Collaborative Modernisms, Digital Humanities, and Feminist Practice
Volume 3, Cycle 2
Nancy Cunard began printing alone in 1927—in a heat wave no less, as she notes in her posthumously published memoir, These Were the Hours (1969)—and struggled her way through the difficult early stages of learning how to make serviceable prints on an Albion press. She quickly realized, however, that she would need help if the Hours Press were ever to become a successful small publishing house. In 1928, she therefore initiated her well-known collaboration with her lover, the jazz musician Henry Crowder, turning the printing room into a space where, as Jeremy Braddock has recently argued, “Cunard’s advocacy of radical race politics” was often perceived by others as working “in concert with the open publicizing of her own romantic relationships with black men.”
This photograph of Cunard and Crowder offers one point of entry into the politicized intimacy of that space, and a glimpse of the shared work of book production in practice. Cunard is at the press, pulling prints, and Crowder, the compositor, stands behind her at the type cases, setting type. There is hardly any space between them in the small room. The cramped quarters depicted here highlight the domestic scale of the enterprise, and the image offers a visual snapshot of the strenuous, iconoclastic effort of two publishing industry outsiders to “make [books] new” by differently embodying the conditions of their making. Cunard’s undertaking of the machining and Crowder’s typesetting subvert several intersectional identities. In the late 1920s, women were not usually working as printers (though they predominated in secretarial roles in publishing houses or packaged books for sale and distribution) and black men were almost always segregated from white laborers. Cunard and Crowder’s romantic relationship heightened and complicated their closeness, making them a target of invidious prohibitions against interracial fraternity, professional or romantic; their collaboration helps us understand more keenly that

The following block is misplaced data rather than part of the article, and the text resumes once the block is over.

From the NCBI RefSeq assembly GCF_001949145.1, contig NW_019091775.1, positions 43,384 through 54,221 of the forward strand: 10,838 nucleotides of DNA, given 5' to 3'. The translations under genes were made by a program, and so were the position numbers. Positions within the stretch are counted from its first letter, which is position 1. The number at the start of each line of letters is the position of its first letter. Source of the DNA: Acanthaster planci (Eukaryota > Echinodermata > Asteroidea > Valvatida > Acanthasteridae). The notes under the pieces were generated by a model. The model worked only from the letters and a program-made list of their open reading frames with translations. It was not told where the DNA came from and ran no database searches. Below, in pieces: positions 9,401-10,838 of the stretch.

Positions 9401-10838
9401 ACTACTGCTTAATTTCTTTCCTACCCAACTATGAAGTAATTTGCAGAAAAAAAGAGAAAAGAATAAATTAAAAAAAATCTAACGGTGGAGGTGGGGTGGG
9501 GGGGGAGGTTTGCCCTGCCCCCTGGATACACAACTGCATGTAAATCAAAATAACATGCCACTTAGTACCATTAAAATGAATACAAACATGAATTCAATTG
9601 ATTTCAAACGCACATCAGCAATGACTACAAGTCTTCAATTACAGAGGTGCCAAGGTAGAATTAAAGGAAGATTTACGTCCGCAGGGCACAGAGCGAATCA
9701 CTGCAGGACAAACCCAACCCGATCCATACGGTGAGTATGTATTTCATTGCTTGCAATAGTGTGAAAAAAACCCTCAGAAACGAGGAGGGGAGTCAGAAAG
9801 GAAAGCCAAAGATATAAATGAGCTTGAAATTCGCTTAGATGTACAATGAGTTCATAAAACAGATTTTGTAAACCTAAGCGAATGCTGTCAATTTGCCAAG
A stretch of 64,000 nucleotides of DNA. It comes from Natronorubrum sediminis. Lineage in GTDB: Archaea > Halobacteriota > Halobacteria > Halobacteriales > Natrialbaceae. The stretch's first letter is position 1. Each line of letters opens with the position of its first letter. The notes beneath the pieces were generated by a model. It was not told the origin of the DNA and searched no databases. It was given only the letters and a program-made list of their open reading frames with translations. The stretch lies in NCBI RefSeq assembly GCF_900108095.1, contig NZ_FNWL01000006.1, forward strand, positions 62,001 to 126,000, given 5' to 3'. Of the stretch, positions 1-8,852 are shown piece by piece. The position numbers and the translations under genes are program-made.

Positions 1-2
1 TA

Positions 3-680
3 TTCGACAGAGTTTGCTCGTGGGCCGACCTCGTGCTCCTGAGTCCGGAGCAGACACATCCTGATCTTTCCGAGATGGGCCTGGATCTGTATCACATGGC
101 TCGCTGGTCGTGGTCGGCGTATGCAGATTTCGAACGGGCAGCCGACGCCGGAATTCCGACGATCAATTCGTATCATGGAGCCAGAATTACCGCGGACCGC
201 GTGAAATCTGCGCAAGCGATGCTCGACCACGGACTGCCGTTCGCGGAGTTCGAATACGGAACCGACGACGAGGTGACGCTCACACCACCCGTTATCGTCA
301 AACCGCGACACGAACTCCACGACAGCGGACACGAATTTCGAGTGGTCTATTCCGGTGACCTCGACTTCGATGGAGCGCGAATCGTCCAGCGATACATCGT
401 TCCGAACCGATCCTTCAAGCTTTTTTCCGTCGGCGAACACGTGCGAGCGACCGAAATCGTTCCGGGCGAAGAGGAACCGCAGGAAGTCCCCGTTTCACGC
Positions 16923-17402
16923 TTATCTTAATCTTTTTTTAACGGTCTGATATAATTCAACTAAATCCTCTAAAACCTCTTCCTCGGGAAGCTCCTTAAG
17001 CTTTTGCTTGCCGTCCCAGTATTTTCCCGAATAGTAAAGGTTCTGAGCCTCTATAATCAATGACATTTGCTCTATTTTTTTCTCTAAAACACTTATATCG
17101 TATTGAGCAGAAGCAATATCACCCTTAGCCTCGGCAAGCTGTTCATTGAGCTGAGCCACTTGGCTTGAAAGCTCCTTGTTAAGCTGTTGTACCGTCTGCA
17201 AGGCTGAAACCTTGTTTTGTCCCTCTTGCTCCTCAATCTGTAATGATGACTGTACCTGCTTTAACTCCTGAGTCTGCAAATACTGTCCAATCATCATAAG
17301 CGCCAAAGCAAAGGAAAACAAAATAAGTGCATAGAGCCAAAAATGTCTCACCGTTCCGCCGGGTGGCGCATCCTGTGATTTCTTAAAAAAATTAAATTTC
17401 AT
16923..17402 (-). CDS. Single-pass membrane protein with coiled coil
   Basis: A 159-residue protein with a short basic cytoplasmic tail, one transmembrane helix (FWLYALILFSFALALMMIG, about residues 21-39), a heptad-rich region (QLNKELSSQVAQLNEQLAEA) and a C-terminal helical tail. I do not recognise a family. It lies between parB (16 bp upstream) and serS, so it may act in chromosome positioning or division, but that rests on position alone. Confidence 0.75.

even the smallest of modernist book publishing operations, like the Hours Press, relied on creative unions that were never straightforward and were social, emotional, political and cultural experiences as much as they were acts of collective labor.